Study Finds Grades Give 'Early Warning' on ELL Dropouts
How well English-language learners perform in their 9th grade courses in Chicago’s public high schools is a much stronger predictor of their graduation prospects than their language proficiency, regardless of students’ race or ethnicity, or the length of time they have been receiving language instruction, according to a new study.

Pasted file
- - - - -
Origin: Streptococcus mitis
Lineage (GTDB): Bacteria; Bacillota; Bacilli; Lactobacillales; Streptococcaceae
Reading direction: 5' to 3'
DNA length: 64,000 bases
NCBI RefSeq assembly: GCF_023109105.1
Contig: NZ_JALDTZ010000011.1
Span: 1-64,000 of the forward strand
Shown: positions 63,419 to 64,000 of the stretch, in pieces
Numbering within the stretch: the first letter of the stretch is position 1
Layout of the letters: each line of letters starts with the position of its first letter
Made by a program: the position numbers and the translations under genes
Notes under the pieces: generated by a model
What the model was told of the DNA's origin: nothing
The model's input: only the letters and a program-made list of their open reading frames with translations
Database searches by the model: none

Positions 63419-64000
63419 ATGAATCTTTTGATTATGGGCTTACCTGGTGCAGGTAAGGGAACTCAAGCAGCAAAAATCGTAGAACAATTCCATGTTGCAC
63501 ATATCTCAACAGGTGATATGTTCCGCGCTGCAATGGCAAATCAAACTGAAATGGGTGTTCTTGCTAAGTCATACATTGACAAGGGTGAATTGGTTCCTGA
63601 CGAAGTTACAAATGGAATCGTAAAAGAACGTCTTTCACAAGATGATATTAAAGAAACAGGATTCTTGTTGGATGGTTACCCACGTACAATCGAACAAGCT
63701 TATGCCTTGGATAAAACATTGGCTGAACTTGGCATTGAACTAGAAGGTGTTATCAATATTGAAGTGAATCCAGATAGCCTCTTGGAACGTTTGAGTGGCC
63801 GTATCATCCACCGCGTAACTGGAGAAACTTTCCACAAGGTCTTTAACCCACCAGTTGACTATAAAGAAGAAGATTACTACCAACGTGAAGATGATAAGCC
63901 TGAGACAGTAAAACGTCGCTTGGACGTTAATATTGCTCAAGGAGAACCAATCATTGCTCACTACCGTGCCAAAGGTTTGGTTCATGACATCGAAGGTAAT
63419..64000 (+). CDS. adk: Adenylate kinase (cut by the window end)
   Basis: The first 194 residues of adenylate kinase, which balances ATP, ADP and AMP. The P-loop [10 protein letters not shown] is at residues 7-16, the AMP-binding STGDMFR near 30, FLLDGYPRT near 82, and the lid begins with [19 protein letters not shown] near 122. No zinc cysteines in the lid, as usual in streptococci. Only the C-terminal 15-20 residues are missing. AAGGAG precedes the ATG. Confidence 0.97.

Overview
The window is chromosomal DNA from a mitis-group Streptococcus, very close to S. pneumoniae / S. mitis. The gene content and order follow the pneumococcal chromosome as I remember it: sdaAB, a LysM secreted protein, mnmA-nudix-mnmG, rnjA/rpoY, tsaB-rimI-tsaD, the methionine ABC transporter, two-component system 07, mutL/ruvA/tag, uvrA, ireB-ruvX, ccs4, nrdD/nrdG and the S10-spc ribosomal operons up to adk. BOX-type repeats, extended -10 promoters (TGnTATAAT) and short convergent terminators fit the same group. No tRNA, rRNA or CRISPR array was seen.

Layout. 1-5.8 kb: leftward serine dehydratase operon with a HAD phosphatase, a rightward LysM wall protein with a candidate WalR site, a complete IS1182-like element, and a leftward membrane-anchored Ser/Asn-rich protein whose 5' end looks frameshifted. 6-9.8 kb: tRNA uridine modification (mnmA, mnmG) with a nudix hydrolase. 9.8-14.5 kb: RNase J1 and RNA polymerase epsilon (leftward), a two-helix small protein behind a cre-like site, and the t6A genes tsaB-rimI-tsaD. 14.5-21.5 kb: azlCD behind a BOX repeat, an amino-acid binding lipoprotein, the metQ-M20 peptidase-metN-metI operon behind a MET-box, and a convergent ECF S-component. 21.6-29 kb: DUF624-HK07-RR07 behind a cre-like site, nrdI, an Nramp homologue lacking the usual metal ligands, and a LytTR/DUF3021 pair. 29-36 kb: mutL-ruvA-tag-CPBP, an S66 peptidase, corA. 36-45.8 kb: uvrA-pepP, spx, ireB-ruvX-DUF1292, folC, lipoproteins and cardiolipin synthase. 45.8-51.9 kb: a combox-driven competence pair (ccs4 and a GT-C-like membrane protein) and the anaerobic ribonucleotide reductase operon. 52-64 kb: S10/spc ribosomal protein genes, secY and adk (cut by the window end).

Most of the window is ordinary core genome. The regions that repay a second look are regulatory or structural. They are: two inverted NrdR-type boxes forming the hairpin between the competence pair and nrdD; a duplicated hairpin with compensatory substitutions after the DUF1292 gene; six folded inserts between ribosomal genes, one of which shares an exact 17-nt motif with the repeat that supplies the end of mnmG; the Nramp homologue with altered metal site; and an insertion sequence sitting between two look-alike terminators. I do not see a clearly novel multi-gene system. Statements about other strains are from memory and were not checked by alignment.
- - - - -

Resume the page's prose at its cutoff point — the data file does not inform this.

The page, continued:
Specifically, English-learners’ absence rates and course failures in their freshman year, along with grade-point average and the number of credits they’ve earned—the so-called “early warning” signs used to identify students most at risk of dropping out of school—are more predictive of their later high school graduation than their level of proficiency in English or whether they have experienced interruptions in their schooling. Overall, the study found the early-warning indicators to be as predictive of graduation for English-learners as they were for students who have never been ELLs.
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